Thank you for expressing an interest in buying Pork from our farm.  This email has a lot of information in it but if you still have questions please feel free to call me.  Most of the people that we sell to are friends and family or friends of friends and family.  We love you all and will not judge you one way or another if you decide not to buy from us, this is not for everyone, we understand that and will continue to love you no matter what!

About our Pigs: Our pigs are Gloucestershire Old Spots, a heritage breed of pig that is an original homesteading pig breed from England.  These pigs were almost extinct in 1990 in the United States but are making a come back now through awareness and education.  This breed thrives on pasture, has an amazing personality, is easy to handle and the meat tastes great!  We raise our pigs on grass, not concrete like most pork is raised.  They play in the mud and sunbath.  They are given as much pasture as they want, but are fed grain as well, they are not 100% pasture raised. They are also given treats like veggies from the garden and they love apples and watermelon.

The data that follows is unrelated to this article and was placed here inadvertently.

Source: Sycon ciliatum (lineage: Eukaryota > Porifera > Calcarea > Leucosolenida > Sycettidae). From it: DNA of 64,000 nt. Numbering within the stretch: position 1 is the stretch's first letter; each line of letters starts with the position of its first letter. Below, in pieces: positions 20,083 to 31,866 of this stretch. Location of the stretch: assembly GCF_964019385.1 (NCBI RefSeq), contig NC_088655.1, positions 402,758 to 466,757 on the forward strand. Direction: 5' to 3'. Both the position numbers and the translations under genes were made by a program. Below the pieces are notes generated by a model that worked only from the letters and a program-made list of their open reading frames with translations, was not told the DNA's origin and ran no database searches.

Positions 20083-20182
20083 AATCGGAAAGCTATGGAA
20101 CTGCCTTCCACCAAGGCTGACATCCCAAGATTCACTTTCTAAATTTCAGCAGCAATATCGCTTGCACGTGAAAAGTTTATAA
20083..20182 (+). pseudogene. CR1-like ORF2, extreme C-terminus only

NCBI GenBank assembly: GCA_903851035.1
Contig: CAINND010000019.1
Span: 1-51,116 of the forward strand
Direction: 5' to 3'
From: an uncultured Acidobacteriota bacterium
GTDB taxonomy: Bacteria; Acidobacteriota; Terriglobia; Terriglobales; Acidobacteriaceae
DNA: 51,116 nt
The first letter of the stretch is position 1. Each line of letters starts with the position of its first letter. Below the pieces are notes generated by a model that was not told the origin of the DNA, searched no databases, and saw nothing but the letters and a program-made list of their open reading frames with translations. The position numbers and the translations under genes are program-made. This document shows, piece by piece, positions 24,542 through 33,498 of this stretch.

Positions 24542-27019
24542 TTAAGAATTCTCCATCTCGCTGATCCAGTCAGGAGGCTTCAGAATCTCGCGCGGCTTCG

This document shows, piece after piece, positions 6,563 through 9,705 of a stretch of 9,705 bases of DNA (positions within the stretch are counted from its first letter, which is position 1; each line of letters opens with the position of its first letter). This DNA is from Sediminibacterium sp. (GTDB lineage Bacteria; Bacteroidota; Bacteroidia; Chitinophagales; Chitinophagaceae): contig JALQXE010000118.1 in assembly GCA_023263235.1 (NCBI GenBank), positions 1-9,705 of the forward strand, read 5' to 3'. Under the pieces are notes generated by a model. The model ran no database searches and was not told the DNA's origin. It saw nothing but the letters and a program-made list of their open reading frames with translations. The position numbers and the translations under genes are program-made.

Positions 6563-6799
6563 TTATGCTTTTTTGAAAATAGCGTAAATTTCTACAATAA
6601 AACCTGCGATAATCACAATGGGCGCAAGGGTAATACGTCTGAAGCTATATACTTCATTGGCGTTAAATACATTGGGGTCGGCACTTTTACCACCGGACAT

When buying a half an animal you pay the farmer for the animal, the farmer transports the animal to the butcher for you, and then you pay the butcher for the custom processing.  Buying pork in bulk can sometimes be confusing, especially if you’ve never bought your meat this way. You want to think about what cuts of pork you and your family like to eat. In the Spring, you might be thinking about grilling meats, but remember to think ahead to the fall and winter when you might cook more roasts and stews. The butcher vacuum packs the pork and it will keep in the freezer for a year or more. When you buy a side of pork, you are the one that calls the butcher and tells them how you want the meat packaged and processed.  How big do you want your pork chops?  How many pounds of ground pork do you want in one package?  How big do you want your roasts / ham?  Do you want it cured or left uncured?  Buying this way gives you more control over your food.